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Short Take

HOW THE OPTIONS TAIL HAS COME TO WAG THE MARKET DOG: A Simple English Language Explanation of How Structural Changes in the Stock Markets Contribute to Whipsaw Movements in Prices.

Lately a string of violent price movements and reversals in the equity markets make it look like the markets are having a nervous breakdown. The last day of trading in April 2022 saw a 939 point drop in the Dow. The day before that, the Dow rose about 625 points, and two days before that it fell over 800 points. The very next week, after two quiet days, the Dow rose over 900 points after the Fed announced its biggest rate hike in 22 years (ordinarily a big negative for the markets), and then, the next day, fell over 1000 points (more on this later).  There have been plenty of headlines – about the Ukraine Invasion, inflation, the threat of a Fed caused recession, supply chain disruptions – to justify increased uncertainty, but the amplitude of the moves (and the sudden reversals) suggest something more may be at work. Here follows an effort to explain in simple language the significant changes in the market that have contributed to this volatility.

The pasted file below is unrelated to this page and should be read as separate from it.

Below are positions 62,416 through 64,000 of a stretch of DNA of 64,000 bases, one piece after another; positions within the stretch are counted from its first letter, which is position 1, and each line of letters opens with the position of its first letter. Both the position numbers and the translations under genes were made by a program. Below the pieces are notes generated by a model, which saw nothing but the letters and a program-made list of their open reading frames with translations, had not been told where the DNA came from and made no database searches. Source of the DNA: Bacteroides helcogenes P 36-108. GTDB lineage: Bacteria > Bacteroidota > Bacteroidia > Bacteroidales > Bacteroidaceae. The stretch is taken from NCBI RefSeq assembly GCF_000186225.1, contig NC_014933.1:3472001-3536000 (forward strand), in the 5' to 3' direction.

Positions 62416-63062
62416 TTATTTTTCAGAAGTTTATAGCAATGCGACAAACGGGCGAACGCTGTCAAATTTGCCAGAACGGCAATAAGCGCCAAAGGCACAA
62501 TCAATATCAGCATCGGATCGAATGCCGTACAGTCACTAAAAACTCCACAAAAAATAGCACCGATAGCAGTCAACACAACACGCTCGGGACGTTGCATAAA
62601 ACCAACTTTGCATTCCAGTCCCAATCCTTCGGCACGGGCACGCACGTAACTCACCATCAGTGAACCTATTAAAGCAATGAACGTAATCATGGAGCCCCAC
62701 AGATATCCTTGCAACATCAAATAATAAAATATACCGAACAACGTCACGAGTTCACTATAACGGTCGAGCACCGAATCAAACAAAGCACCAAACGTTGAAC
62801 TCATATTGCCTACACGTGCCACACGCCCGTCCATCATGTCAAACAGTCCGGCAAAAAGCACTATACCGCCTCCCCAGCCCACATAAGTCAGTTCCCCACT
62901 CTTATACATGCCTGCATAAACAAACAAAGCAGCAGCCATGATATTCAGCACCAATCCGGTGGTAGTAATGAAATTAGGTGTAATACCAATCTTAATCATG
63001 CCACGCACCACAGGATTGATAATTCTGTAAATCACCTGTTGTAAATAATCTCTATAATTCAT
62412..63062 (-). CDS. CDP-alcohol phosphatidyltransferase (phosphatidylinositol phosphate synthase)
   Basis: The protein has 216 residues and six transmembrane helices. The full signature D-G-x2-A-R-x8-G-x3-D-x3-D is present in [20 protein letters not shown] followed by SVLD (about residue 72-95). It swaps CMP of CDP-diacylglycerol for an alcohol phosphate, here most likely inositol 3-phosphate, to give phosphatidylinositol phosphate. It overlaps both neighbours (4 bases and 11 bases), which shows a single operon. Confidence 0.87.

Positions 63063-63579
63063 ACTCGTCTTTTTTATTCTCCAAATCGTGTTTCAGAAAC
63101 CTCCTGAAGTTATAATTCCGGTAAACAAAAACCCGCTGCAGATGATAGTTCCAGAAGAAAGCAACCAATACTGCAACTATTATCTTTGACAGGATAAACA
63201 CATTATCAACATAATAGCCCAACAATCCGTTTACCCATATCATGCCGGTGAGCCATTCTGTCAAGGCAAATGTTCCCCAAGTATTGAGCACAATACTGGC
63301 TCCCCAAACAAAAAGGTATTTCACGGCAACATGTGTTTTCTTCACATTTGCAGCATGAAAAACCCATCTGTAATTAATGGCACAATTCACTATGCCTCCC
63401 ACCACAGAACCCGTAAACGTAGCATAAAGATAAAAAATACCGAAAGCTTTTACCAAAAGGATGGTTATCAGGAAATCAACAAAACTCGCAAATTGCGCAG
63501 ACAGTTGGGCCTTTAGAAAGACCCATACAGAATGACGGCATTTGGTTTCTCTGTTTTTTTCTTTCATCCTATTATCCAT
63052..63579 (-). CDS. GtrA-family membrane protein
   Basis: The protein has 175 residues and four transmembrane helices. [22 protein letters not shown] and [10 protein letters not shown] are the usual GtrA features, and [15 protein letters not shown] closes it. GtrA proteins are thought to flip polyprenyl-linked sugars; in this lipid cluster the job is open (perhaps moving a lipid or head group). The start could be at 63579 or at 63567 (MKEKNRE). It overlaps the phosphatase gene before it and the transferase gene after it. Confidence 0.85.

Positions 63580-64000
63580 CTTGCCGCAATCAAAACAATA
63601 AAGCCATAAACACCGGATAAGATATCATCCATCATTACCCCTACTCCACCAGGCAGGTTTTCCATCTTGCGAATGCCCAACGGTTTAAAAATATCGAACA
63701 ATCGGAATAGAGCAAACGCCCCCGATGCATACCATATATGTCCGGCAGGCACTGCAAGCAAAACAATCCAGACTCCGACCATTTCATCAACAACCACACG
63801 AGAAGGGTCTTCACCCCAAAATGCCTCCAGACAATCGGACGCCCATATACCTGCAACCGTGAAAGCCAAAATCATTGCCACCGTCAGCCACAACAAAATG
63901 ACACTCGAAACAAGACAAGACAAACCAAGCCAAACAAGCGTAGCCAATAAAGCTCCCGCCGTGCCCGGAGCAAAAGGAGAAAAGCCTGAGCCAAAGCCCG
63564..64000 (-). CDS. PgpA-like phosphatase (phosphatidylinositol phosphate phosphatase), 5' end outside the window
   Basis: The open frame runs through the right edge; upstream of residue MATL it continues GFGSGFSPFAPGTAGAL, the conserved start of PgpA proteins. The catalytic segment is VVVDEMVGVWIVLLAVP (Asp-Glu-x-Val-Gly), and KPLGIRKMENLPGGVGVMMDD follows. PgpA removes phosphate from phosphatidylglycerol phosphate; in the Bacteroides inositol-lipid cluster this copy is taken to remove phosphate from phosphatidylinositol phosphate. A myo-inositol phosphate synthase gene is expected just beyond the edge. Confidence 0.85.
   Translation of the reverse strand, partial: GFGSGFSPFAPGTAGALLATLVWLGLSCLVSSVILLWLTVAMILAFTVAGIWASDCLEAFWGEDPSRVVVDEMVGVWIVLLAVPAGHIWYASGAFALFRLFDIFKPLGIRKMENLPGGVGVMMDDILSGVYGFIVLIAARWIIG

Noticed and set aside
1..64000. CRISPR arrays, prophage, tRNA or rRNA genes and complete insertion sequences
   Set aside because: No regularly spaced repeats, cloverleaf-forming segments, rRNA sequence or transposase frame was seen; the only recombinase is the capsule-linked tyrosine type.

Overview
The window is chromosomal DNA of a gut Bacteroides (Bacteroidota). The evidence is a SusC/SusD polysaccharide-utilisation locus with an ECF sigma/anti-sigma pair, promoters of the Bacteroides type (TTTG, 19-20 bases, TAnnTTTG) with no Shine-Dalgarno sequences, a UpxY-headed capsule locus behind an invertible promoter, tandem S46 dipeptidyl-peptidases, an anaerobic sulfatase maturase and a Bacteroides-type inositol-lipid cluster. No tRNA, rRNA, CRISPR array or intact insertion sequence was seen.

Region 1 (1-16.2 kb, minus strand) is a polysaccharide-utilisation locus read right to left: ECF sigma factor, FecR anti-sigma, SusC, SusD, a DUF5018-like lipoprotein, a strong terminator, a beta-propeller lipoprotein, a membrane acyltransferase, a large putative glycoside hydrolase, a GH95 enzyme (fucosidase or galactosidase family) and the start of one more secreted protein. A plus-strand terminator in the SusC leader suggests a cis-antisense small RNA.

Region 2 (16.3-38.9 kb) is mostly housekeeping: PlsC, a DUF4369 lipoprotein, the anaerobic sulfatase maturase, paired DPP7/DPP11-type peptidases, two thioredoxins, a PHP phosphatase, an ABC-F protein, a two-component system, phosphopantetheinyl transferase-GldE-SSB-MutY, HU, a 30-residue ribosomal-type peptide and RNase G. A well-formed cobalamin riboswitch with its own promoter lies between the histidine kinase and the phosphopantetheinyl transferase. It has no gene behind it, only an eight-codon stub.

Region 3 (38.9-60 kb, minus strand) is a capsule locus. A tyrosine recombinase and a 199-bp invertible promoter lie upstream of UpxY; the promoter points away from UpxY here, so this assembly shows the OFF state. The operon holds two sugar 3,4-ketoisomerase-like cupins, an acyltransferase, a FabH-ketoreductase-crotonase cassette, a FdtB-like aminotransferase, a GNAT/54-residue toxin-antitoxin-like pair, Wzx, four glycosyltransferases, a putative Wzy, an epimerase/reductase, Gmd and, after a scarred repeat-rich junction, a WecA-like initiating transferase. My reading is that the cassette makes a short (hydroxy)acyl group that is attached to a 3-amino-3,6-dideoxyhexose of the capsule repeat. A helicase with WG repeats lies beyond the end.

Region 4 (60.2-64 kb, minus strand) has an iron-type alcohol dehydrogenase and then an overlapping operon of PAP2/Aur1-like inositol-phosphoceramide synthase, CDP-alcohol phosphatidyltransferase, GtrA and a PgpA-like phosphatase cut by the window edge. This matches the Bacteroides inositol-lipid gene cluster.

“This time it’s different” is perhaps the most dangerous phrase in finance as usually it’s uttered by market cheerleaders just before a bubble bursts. That said, markets do change, and those changes have their impacts. One change in the markets has been the shift from intermediaries (such as brokers) to direct electronic trading, a shift that has made the markets somewhat frictionless, and allowed computer driven funds to do high speed trading. This shift began a couple of decades ago. Today’s markets can move faster than a human can react.